Catalyst 2030 member, Wilderness Foundation Africa (WFA), is a conservation organisation which has been working since 1972 to protect and sustain all life on earth for the benefit of current and future generations. WFA embodies a passion for direct conservation action; respect for all living things; a deep commitment to conservation education; and works in ways that demonstrate integrity, transparency, sustainability, and innovation.
Social entrepreneurs are known for finding solutions for society’s problems. What is the problem that you are addressing, and what is your solution?
Life has existed on Earth for roughly 3.7 billion years. During that time we know of five mass extinction level events – dramatic episodes when many if not most, of life forms have vanished in a geological flash of the eye, once gone never to come back. Extinction is forever.
We are now in the midst of a sixth mass extinction event, particularly affecting wildlife and invertebrates – (animals without backbones, mostly insects) – which make up about 99% of all animal species. Invertebrates include crabs, snails, worms, corals, as well as insects, such as bees; beetles and flies. These species fill many vital roles in ecosystems (and our agriculture industry) as pollinators, recyclers of nutrients, scavengers and food for others.
The current rate of extinction of these species is at least 1000 times higher than at any time in human history. Unlike all previous extinction events, this extinction is driven largely by the increasing impacts of humanity on this earth.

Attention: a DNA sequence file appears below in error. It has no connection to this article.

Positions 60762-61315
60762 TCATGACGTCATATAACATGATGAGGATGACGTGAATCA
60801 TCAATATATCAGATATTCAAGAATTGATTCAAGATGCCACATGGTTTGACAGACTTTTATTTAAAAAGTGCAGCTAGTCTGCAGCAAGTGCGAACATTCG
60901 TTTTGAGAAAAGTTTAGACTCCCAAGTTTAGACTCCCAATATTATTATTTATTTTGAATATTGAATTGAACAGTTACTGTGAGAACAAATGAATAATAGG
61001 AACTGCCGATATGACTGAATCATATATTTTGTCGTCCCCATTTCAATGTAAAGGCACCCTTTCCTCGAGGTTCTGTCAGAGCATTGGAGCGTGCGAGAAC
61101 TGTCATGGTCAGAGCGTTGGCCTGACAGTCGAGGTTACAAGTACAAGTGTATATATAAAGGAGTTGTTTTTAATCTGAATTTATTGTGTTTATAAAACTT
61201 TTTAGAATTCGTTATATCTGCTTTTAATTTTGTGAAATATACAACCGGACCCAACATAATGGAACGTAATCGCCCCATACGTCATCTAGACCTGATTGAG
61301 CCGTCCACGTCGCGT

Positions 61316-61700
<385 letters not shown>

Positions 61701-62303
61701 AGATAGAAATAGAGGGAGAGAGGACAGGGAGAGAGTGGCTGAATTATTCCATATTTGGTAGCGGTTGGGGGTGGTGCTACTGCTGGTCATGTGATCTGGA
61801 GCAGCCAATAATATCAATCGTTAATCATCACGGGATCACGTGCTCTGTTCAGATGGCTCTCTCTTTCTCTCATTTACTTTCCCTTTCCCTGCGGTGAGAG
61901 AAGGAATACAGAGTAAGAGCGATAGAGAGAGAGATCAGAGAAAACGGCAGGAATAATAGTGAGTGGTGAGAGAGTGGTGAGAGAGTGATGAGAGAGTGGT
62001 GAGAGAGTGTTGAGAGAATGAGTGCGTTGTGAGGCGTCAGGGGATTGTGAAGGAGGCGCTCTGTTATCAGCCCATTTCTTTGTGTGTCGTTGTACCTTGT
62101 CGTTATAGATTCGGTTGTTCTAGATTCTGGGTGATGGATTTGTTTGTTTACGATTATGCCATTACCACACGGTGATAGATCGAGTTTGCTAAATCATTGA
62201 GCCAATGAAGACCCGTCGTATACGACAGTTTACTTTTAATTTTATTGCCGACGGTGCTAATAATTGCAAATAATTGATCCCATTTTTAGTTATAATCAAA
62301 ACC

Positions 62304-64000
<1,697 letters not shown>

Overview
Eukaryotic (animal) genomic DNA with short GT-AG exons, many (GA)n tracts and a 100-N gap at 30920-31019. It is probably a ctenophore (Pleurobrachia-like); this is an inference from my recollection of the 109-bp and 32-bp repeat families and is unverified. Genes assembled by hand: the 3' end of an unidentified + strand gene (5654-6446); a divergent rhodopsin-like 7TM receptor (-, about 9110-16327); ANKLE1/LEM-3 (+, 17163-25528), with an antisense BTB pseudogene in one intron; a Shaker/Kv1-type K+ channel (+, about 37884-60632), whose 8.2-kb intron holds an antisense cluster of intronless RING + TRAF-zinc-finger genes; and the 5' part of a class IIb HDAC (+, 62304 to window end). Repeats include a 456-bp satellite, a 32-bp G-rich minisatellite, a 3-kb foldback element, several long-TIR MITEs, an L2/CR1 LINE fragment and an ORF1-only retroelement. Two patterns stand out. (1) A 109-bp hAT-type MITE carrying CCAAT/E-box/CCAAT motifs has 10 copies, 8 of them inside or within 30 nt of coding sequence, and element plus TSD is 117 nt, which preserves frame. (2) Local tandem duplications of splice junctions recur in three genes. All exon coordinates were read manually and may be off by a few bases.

Wilderness Foundation Africa is responding to this crisis through species recovery, rewilding and restoration programmes. WFA works in three key focus areas: Species, Spaces and People in its attempts to reach its vision of a world that has sufficient intact natural ecosystems and wilderness areas that are valued and effectively protected for the benefit of all. The organisation strives to create opportunities for the disadvantaged youth of South Africa.
Advocacy and leveraging public support to influence key environmental and conservation decisions and policy has been central to WFA’s work. In the late 1980’s, WFA led a successful campaign of 400 NGO’s locally and internationally to convince the South African government to stop open pit-mining on the dunes of the eastern shores of St Lucia (the oldest protected area in Africa), and in 1999, UNESCO recognised the Greater St Lucia Wetland Park (now Isimangaliso) as a World Heritage Site. WFA has also played a lead role in creating two other iconic World Heritage Sites: the Baviaanskloof Mega Reserve (2001) and the Okavango Delta (2014).
What do you see as the benefit of your Catalyst 2030 membership?
Networking with like-minded people who are committed to causes and creating a better world for all.
Are you collaborating with any other Catalyst 2030 members?
We share ideas and contacts with some members like Mothers to Mothers, and others.